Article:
Friday, September 9, 2011
Fabulous Beasts 2, Barnacle Geese
According to Medieval bestiaries, the goose pictured above hatched out of barnacles. Nobody saw him do it but nobody saw one come from an egg either so that was one of two popular theories. Other theory was it hatched out of driftwood. What was on (what little there was of) everybody's Medieval mind was: since these must be fabulous beasts, are there any restrictions about dining on them?
At the Fourth Council of the Lateran (1215), Pope Innocent III explicitly prohibited eating Barnacle Geese during Lent, arguing that despite their unusual reproduction, they lived and fed like ducks and therefore were ducks. Herein lies the origin of the expression, "if it walks like a duck, talks like a duck, must be a duck", proving the Pope might be innocent to the third power but not idiotic. He was, however, misinformed. The creature is technically a goose.
This did nothing to hinder all of catholicity from calling the goose by the French word for duck, "canard". Canard became synonymous with untruth. Because the Barnacle Goose, like all canards, could not offer a believable account of its own existence, it was rejected by church, state and rabble and all tall tales were subsequently blamed on canards, ducks who were not even ducks. Here are two of them:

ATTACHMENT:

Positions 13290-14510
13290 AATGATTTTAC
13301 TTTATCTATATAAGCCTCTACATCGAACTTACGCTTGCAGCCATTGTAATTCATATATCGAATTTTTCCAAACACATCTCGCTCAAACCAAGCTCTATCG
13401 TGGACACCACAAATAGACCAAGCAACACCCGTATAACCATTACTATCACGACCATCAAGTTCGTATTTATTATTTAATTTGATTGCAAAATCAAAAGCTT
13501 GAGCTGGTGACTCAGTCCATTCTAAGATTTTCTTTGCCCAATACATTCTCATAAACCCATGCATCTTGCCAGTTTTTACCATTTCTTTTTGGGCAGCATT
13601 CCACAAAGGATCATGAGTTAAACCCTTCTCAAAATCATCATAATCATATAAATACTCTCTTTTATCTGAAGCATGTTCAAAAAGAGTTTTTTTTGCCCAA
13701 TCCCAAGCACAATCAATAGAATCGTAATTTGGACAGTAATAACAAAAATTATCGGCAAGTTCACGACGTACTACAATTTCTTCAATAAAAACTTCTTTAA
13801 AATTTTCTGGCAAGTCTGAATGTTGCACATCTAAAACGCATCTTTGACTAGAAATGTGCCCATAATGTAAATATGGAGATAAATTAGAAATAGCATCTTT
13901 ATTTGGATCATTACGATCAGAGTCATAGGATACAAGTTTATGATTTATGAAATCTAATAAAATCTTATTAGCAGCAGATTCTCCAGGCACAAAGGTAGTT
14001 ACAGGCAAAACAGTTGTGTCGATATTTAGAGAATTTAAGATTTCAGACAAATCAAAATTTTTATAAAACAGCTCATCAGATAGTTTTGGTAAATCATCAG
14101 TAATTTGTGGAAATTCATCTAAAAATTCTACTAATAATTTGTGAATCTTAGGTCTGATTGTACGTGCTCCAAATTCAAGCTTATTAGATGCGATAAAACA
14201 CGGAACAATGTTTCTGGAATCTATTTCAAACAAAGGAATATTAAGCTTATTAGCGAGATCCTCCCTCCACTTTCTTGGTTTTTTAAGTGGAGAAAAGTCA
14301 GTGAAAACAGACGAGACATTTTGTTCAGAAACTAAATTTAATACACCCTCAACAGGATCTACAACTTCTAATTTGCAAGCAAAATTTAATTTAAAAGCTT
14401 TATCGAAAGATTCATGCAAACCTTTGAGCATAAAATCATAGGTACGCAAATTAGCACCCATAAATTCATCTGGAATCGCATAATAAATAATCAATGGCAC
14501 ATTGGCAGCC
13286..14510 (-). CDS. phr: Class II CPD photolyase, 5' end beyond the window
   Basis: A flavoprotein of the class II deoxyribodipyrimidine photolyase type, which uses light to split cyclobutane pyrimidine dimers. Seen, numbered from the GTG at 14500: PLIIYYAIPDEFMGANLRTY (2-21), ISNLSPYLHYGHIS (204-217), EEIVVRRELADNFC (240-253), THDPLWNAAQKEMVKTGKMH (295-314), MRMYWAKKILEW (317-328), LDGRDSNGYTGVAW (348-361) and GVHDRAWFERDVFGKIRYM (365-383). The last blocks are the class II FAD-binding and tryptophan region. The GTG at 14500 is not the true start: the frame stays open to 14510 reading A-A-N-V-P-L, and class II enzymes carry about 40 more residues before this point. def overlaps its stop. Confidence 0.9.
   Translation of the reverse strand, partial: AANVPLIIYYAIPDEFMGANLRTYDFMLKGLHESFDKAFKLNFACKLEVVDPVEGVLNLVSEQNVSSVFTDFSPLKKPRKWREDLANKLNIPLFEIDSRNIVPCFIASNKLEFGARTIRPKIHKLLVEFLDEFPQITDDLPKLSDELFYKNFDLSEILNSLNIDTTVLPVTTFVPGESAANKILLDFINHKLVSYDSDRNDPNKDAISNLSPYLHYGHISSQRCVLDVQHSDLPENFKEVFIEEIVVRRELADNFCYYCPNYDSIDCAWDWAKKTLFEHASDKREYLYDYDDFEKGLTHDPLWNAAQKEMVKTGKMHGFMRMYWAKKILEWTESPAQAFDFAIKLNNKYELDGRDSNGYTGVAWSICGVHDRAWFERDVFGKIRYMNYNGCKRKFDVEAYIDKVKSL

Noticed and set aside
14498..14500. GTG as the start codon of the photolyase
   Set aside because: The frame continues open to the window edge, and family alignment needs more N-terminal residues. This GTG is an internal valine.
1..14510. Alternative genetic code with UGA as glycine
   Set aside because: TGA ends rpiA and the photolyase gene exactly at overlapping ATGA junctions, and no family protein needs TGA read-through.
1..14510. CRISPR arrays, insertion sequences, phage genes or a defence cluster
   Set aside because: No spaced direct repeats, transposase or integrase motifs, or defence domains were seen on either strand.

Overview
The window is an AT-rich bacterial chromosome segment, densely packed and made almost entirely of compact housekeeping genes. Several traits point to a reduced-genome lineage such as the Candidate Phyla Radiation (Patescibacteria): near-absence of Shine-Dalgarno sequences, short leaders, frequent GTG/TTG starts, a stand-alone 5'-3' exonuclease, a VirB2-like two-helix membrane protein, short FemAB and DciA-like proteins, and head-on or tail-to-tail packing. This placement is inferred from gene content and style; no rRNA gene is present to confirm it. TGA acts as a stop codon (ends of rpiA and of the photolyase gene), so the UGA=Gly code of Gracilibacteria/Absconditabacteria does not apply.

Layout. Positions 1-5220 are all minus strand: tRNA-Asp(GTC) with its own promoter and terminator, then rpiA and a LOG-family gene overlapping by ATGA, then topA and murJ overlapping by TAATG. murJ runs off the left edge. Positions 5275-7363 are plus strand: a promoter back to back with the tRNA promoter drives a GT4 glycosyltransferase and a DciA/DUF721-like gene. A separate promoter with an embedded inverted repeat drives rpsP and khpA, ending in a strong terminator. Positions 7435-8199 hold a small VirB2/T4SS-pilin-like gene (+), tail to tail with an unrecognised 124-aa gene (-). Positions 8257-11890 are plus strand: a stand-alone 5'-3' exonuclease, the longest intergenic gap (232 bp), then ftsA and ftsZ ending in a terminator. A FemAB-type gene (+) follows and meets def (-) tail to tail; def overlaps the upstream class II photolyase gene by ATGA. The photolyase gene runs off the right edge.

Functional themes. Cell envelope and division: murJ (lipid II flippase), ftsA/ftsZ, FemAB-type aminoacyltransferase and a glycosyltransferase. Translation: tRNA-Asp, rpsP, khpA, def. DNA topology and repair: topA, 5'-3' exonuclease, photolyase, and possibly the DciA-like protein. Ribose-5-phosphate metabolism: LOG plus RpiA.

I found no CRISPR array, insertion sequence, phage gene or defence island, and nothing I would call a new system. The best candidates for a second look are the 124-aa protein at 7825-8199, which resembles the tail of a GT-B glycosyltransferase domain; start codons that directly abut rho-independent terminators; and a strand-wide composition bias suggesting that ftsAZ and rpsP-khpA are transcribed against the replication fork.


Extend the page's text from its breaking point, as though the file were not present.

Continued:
Because typing is almost like work, I shall condense the two selected specimens into one. You are invited to enjoy the invention of the compound canard. When Geo. Washington was a little boy, he chopped down a cherry tree. His father caught him at the scene and thundered, "Who did this?"
Geo. replied, "Father, I cannot tell a lie. It was I." At which admission, his father had him arrested and the boy spent his life in jail. This was a blow to all of us dissatisfied with governments based upon kings and rabble taking turns beheading each other. We were hopeful Geo. would've grown up to be president, perhaps even of a democracy. The tree was really cut down by Abraham Lincoln who needed to split it into rails and build the log cabin he would later be born in.
One is tempted to speculate the cherry tree was not felled purposely by any of the fabulous creatures mentioned but accidentally by Paul Bunyan's giant blue ox, Babe. However, this would try sober credulity and suggest a country thrashing belligerently around the world without the slightest idea whom it should be thrashing at. It would also strain the myth of the Barnacle Goose and quite possibly constitute an injustice.
According to its statistics page, this blog is visited 15 times daily by a Maylaysian company offering "onlinelawdegrees". Perhaps this outfit knows if defamation of fabulous beasts is actionable. I hope they will comment and settle my uncertainty.